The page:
Friday, February 27, 2009

Nicaragua part Duex: Follow Ups, Researching, and Connecting

Follow Ups

I will be spending time at CISAS (the organization featured in the manuscript and DVD) and following up with the HIV Self Help Group and the individuals I interviewed last year. (See photo album on side bar for Nicaragua)


Besides updating my research, I will be paying particular attention to the local perspective of Obama and the economic crisis. Also, what effects the locals have seen since the economic downturn (reduced numbers of people leaving, less money being sent home, people returning etc). Lastly, I will be meeting with a microfinance center that works with Kiva to learn more about how they operate, the relationship with the organization, and to see if there are any Kiva fellows around to interview.


1. I will be helping a group of college students from Fairfield University with their field research during the week. There are two students researching women’s roles and rights post Sandinista revolution and another comparing the HIV incidence rates between Honduras and Nicaragua. I have set up meetings and interviews as resources for the students. I will be joining the group from time to time for field visits, group presentations, and introducing them to the famous Sandinista music and spirit of León.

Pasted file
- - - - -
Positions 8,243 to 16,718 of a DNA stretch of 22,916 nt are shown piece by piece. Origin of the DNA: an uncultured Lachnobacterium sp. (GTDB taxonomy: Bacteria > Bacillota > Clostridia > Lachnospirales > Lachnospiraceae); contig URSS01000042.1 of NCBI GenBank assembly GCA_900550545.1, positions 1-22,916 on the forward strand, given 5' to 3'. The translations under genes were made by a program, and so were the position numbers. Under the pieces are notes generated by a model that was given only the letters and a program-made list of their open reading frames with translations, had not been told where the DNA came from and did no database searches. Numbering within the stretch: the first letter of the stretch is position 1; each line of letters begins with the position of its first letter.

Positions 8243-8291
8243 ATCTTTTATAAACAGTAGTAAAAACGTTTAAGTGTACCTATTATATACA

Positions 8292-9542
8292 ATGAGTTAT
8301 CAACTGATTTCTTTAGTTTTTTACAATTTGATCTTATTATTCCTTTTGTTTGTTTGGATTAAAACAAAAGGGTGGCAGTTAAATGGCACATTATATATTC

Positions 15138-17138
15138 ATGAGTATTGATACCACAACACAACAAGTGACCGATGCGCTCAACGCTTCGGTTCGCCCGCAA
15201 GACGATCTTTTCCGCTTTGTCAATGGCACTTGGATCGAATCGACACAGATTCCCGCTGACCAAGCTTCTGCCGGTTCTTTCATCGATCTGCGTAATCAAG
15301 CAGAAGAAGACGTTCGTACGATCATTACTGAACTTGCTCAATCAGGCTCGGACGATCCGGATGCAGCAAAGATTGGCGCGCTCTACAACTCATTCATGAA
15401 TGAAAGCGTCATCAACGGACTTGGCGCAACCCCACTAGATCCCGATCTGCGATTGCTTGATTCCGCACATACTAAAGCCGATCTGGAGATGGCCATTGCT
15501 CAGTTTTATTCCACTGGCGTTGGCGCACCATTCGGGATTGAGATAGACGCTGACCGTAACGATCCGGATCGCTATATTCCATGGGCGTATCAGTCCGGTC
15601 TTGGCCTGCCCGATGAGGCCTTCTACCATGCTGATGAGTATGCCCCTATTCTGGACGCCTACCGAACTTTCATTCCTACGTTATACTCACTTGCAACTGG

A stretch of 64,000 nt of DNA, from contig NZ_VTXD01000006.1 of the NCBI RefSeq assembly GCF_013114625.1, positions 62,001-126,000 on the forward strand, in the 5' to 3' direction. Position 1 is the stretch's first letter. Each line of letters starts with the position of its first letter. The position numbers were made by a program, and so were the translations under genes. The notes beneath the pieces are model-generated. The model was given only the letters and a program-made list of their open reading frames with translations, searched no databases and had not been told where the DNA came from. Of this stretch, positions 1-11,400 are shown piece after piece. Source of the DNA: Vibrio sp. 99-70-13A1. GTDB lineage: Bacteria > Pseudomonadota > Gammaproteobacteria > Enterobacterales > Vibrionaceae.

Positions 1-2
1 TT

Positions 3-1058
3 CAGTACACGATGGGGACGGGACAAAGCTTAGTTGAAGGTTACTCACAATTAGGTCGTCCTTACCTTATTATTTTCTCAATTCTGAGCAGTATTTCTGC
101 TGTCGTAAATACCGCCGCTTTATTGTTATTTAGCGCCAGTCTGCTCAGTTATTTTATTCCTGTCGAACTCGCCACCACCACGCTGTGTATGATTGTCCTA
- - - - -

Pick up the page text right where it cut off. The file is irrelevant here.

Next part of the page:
2. I will be blogging, facebooking, and tweeting (under ID - Marcoambrosio) everyday while in country. It will be the best way for anyone to ask questions, comment, or contact me. I will also be traveling for the first time with the much buzzed and raved about Flip Video Camera . This will allow me to post videos of cultural notes, historical notes, and advocacy events of CISAS.

Make sure you visit because until March 10th there will be something new everyday (barring any electronic or technical misfortunes)

Monday, February 23, 2009

Emailed Question

I recently received an email from a senior sociology major from Southwestern University in Georgetown, TX. This is an exceprt from her email. "I would love to know more about your research and about your experiences. What interested you in doing such research and what methods did you employ? It seems a bit incredible to have conducted so many interviews across such distance. I look forward to hearing from you and about your experiences." - I decided to post my response.

Hello Tristine,